In light of Auditor General Michael Ferguson’s impending report on the Canadian government’s National Shipbuilding Procurement Strategy, the Department of Public Works has announced a new, through-life price tag for the planned ships (Steven Chase, “New warships to cost more than $100-billion, Ottawa estimates,” Globe and Mail, 13 November 2013):
The purchase price of the military ships remains $26.2-billion, but a new estimate of “approximately $64-billion” for 30 years of maintenance, operating and personnel costs brings the total bill to “in the vicinity of $90-billion,” according to a status update released by the Department of Public Works this week. It cautions the “through-life costs” will need to be refined over time. …
In addition to the $90-billion for as many as 15 surface-combat vessels, the federal government is commissioning up to eight Arctic offshore patrol ships that will have a full lifetime cost of $8.6-billion, and two joint support ships – to carry fuel, ammunition, vehicles and cargo – for a cradle-to-grave cost of $7.1-billion. These costs have previously been disclosed.
The new figures bring the total life-cycle cost for as many as 25 military ships to more than $105-billion over three decades.
And even these figures are likely to be low, as they rely on the highly unrealistic assumption that the purchase cost of the vessels will come in within the government’s original estimates.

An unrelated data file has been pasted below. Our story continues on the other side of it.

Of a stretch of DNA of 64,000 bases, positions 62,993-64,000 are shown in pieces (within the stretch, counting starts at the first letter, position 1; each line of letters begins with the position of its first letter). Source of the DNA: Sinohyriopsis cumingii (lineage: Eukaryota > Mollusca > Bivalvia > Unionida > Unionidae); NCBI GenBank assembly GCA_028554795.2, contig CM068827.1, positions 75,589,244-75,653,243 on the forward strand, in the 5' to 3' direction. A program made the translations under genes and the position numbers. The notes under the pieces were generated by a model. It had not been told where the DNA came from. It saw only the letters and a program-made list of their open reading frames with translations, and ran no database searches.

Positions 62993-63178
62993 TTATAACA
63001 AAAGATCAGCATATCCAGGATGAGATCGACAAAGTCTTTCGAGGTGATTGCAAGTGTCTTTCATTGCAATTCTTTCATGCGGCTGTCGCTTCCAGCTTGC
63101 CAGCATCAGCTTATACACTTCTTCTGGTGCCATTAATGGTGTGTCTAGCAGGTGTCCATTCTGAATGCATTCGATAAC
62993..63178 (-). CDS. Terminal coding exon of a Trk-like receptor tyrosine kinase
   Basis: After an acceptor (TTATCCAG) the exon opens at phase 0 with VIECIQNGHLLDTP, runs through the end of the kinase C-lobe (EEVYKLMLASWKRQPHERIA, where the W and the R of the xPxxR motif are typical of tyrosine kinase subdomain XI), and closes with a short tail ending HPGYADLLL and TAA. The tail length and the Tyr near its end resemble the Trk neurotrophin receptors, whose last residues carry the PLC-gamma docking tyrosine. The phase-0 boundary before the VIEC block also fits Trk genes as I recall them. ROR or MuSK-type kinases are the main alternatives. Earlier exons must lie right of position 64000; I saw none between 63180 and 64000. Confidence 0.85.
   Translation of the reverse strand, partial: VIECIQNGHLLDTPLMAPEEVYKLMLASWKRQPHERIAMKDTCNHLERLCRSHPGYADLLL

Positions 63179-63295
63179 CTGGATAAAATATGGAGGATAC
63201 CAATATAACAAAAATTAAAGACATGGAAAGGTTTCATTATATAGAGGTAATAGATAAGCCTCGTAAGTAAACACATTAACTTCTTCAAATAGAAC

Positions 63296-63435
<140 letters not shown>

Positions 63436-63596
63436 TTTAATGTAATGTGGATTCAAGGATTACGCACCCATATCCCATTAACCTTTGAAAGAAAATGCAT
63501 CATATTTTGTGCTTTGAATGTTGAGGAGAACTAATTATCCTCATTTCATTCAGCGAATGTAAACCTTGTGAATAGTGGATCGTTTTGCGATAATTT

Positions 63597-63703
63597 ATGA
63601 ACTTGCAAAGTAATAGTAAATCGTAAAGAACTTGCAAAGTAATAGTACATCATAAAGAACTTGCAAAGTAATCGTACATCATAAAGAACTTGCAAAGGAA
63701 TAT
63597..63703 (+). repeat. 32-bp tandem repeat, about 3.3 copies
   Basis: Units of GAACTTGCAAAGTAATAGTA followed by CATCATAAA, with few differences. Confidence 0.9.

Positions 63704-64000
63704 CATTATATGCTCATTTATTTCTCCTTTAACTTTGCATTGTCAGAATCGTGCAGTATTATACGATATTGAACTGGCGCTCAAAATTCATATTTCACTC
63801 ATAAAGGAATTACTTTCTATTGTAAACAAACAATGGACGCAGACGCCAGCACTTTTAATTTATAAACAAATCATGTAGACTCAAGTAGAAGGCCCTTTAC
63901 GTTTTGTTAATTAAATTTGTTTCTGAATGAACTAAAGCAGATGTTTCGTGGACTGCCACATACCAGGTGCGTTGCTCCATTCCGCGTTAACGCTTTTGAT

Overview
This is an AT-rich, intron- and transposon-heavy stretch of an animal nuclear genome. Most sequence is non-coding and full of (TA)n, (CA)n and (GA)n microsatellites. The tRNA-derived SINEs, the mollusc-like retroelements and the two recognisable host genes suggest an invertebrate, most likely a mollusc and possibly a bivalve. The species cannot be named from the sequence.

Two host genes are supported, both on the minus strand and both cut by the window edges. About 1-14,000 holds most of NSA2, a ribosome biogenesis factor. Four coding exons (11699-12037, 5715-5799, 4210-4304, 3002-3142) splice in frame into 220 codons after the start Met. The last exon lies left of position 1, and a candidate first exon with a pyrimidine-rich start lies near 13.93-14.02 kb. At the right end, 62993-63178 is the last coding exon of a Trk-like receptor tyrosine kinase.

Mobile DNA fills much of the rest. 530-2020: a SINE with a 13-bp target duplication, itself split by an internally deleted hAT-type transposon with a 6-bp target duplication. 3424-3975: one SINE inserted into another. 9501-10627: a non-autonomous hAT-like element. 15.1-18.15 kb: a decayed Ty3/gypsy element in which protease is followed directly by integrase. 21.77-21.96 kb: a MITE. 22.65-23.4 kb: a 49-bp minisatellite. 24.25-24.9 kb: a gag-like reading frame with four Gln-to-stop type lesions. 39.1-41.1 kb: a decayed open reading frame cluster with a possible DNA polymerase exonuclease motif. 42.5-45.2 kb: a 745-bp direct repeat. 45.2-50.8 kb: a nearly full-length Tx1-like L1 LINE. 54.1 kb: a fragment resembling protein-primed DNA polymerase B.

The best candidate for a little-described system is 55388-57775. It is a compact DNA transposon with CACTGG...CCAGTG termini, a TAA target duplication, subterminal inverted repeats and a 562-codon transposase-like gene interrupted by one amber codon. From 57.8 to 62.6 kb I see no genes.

In an interview with CTV News on November 13th, Steven Staples, President of the Rideau Institute, provided some insight into unforeseen costs. “We don’t know what kind of radar it’s going to have, we don’t know what kind of communications systems [it will have], we don’t know what kind of missile systems are going to be loaded on them. Cruise missiles are expensive and aren’t made in Canada.”
There are many who view the government’s approach to replacing the aging Canadian fleet as inefficient and unnecessarily costly to taxpayers. Even Jack Granatstein, a usually reliable supporter of military spending, criticized the program in a recent article for the Canadian Defence and Foreign Affairs Institute, “Building Ships in Canada?”:
Of course, Canada can create its own naval construction industry, just as we are now trying to do. But the government should be up front about this. The infrastructure and labour costs are going to be high, and every ship built in Halifax or Vancouver will need to be priced accordingly or heavily subsidized. Not just warships or Coast Guard vessels; every ship of any type, now and forever, must be overpriced almost by definition.
Photo credit: DND